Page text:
Cornell men’s basketball coach Brian Earl reflects on the Big Red’s 14-3 (3-0 Ivy) start this season, how he sells recruits on his hockey-like substitutions, playing fast, his relationship with Princeton coach and former teammate Mitch Henderson and more in this in-depth interview with Ivy Hoops Online contributor George “Toothless Tiger” Clark ahead of his team’s showdown with Princeton (15-1, 3-0) Saturday:
Penn beats Villanova in an amazing game! Congratulations men! Enjoy this special moment! pic.twitter.com/ts4FQrY9xr
— Mike McLaughlin (@MikeMcLaughli) November 14, 2023
With a little ball-fake and a half jab step, Tyler Perkins generated just enough space to rise up over Villanova’s Brendan Hausen and create a memory Penn fans will remember forever.
The freshman sensation used those moves to bury a corner three in front of the Penn bench that pushed the Quakers’ lead over the Associated Press No. 21 Wildcats to 11 points with four minutes to play and sent the Palestra into a frenzy. After weathering one last barrage of Villanova three-pointers, Penn sealed a stunning 76-72 upset over the Wildcats.
For the Quakers (3-1, 1-1 Big 5), the win was their first triumph over a ranked team since a nearly identical upset over Villanova at the Palestra in December 2018; that edition of the Wildcats was defending an NCAA title and entered ranked 17th in the AP poll.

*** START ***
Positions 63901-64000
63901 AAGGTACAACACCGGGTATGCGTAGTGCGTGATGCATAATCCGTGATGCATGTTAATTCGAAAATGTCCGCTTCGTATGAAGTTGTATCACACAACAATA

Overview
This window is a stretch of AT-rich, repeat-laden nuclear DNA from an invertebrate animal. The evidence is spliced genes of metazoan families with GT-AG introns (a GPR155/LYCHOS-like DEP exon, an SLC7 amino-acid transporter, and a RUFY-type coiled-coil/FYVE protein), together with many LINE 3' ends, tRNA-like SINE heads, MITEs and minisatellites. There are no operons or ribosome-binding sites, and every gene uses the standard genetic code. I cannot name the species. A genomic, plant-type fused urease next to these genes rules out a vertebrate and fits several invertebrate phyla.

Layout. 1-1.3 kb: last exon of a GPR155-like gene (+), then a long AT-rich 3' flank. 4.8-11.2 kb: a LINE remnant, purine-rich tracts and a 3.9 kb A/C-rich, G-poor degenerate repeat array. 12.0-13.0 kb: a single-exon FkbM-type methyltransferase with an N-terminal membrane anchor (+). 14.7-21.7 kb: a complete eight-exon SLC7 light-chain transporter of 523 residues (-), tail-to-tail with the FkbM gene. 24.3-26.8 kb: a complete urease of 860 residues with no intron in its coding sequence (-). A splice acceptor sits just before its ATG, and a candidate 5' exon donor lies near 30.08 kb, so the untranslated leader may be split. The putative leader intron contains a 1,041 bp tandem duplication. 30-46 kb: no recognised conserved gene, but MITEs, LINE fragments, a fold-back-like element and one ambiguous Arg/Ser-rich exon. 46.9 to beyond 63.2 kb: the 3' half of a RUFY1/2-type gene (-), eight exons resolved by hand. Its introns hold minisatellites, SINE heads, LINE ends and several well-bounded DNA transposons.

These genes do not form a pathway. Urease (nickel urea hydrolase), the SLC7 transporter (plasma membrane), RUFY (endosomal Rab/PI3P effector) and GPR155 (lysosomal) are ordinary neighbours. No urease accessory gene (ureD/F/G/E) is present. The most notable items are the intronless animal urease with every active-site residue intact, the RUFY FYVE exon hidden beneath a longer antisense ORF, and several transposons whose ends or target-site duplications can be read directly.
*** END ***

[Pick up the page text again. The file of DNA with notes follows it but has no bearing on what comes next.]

The images the upset generated — Perkins throwing the ball into the air in joy as time expired, fans storming the court — are the ones that, in a perfect world, would create a whole new generation of dedicated Quakers fans.
What else can Penn fans hold onto from a magical Monday night?
In Brian Earl’s first three seasons on East Hill, the Cornell men’s basketball team improved from eight to 15 wins, clinching a birth in the 2019 CIT to conclude Matt Morgan’s collegiate career. The Big Red took an expected step back in 2019-20, winning just seven games but setting themselves up for a strong 2020-21 with Jimmy Boeheim and Terrance McBride leading the way.
But, of course, that never happened due to the COVID-19 pandemic. Boeheim now plays for his father, Jim Boeheim, at Syracuse, while McBride now plays for the Rice Owls, tabbed eighth in Conference USA.
Headed into the 2021-22 season, the Big Red are without their star power from two years ago but are hoping to develop under a group of returners.
“We took some lumps [in 2019-20] to have a team last year we thought would’ve been really competitive,” Earl said. “Once we knew those guys were going to move on, I think our team did a really good job of coming together – the younger guys realizing that we’re turning the page.”
While Boeheim and McBride are gone, Cornell has a core of players from two years ago to lead the team in a season filled with unknowns.
Former Princeton men’s standout Devin Cannady’s path to playing in the NBA with the Orlando Magic has been a joy to behold in the past 18 days since his debut. Cannady showed what he can do in a 17-point, three-rebound, two-steal performance in 24 minutes Thursday.
But in his very next game Sunday, Cannady’s season came to a jarring stop.
Just a day after graduating from Harvard, former Ivy Player of the Year Seth Towns was detained and subsequently released by police Friday in his hometown of Columbus after he protested nonviolently in response to the death of unarmed black people at the hands of police officers across America.
The protest in Columbus was one of many sparked by the video record of the death of George Floyd, an unarmed black man, at the hands of a police officer in Minneapolis while three other officers stood nearby Monday.